Financial bottomless pit?

Financial bottomless pit?

Financial bottomless pit?

Wartime is here -– and Bush is giving away financial
handouts to the tune of US690 billion dollars in tax cuts. A further US$15
billion worth of promises has seen Turkey open access to tens of thousands of
allied troops, for a strategic northern border position, lining up against Iraq.

It has been estimated that the war itself will cost in excess
of US$100 billion.

SO where is Bush finding his money?

"When it came to office in 2001, the Bush Administration
predicted a fiscal 2004 surplus of US$262 billion; two years later, it is
expecting a deficit of US$307 billion. So fast and so large a swing, equal to
more than 5% GDP, is without precedent in US history. And it comes before the
cost of any war."

"Only a net capital inflow of US1.5 billion dollars a day
from the rest of the world currently permits the US to live in the manner
accustomed. And as the country's most venerated economic soothsayer Alan
Greenspan told the Senate Banking Committee on February 11, that cannot continue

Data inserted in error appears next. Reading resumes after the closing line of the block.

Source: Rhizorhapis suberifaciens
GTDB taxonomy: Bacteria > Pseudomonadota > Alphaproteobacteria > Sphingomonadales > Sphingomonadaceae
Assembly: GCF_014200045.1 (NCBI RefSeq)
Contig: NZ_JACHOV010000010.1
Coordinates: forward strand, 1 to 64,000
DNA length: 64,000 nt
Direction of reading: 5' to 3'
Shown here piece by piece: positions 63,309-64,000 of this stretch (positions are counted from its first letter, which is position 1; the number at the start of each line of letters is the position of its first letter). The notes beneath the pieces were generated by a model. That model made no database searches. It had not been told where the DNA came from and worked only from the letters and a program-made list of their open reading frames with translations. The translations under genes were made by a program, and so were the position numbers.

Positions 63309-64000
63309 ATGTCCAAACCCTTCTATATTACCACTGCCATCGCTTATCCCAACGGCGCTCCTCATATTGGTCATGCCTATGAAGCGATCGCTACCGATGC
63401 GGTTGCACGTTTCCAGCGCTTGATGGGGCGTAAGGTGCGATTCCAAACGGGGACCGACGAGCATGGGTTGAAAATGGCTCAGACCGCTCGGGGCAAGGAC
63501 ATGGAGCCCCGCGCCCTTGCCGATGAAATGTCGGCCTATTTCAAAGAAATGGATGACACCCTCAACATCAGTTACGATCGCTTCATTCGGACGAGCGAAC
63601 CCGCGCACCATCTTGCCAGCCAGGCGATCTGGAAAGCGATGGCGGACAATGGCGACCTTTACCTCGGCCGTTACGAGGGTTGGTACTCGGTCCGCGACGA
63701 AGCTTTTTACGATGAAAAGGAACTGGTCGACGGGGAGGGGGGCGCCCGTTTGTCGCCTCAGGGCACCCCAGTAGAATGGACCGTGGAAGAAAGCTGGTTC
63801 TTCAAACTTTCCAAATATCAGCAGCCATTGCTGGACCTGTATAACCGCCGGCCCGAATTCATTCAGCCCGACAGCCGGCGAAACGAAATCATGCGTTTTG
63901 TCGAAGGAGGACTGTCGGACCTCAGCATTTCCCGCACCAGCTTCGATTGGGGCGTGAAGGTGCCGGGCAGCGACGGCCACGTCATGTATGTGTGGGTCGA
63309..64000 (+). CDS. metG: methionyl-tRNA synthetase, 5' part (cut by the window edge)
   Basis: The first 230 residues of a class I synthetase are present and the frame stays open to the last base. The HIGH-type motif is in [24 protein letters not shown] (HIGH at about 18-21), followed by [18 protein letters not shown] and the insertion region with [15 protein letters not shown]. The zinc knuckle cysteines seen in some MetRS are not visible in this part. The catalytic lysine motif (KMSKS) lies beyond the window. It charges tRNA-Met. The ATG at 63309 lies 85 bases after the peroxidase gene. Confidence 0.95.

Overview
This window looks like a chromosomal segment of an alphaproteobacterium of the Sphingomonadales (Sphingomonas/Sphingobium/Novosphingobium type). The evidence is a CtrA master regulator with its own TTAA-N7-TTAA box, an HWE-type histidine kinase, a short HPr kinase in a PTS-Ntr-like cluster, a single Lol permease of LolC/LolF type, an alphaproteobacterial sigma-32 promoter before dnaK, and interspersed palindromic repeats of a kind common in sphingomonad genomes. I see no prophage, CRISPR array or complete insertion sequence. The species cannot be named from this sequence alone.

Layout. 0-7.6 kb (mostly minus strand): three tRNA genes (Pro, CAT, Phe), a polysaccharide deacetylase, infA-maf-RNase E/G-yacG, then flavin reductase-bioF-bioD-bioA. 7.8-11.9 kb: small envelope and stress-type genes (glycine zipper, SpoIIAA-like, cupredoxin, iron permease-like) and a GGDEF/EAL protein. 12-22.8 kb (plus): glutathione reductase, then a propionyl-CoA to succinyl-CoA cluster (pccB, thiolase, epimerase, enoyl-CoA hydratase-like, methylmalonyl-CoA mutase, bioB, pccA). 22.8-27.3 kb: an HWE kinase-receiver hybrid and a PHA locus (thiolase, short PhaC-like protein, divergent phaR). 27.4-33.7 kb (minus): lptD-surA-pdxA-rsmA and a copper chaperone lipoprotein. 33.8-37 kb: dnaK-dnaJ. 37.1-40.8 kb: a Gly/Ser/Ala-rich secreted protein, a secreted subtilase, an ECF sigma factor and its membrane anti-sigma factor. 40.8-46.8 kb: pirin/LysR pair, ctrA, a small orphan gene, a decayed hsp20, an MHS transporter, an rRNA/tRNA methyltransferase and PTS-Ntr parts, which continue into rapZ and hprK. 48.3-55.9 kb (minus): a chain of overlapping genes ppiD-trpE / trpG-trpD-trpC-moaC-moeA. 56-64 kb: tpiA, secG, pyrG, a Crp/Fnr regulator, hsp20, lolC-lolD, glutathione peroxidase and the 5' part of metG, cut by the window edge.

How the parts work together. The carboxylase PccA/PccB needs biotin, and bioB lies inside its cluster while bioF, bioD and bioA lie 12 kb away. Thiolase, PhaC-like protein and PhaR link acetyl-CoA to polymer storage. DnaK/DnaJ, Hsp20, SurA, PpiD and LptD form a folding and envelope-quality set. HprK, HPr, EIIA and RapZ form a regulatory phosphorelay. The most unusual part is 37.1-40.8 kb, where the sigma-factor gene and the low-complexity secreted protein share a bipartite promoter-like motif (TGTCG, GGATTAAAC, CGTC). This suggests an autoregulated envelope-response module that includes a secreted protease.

indefinitely....He also warned that today's trade and budget deficits were
unsustainable. If unchecked, the federal deficit would reach a certain point of
'no return'..." NZ Herald 16.02.03.

What about the second biggest world economy?

Japan is on the verge of her fourth recession this decade -–
with the country's debt 40% bigger than the economy. Banks are struggling to
carry US$788.84 billion of bad loans. The value of the Yen must be lowered
according to most financial analysts, which is difficult for a nation which
exports more than it imports -– pushing the strength of the Yen.

Ironically, in Baghdad, the black currency (Dinars) market is
absolutely booming at a time of heavy trade sanctions and pending war. In 2002,
Iraq sold around US$15 billion worth of oil legitimately, enabling the import of
food and consumer goods. The black market managed sales of around US$2 billion
of oil in the same year and other forms of trafficking generates more than
US$100,000 per day. Not bad business.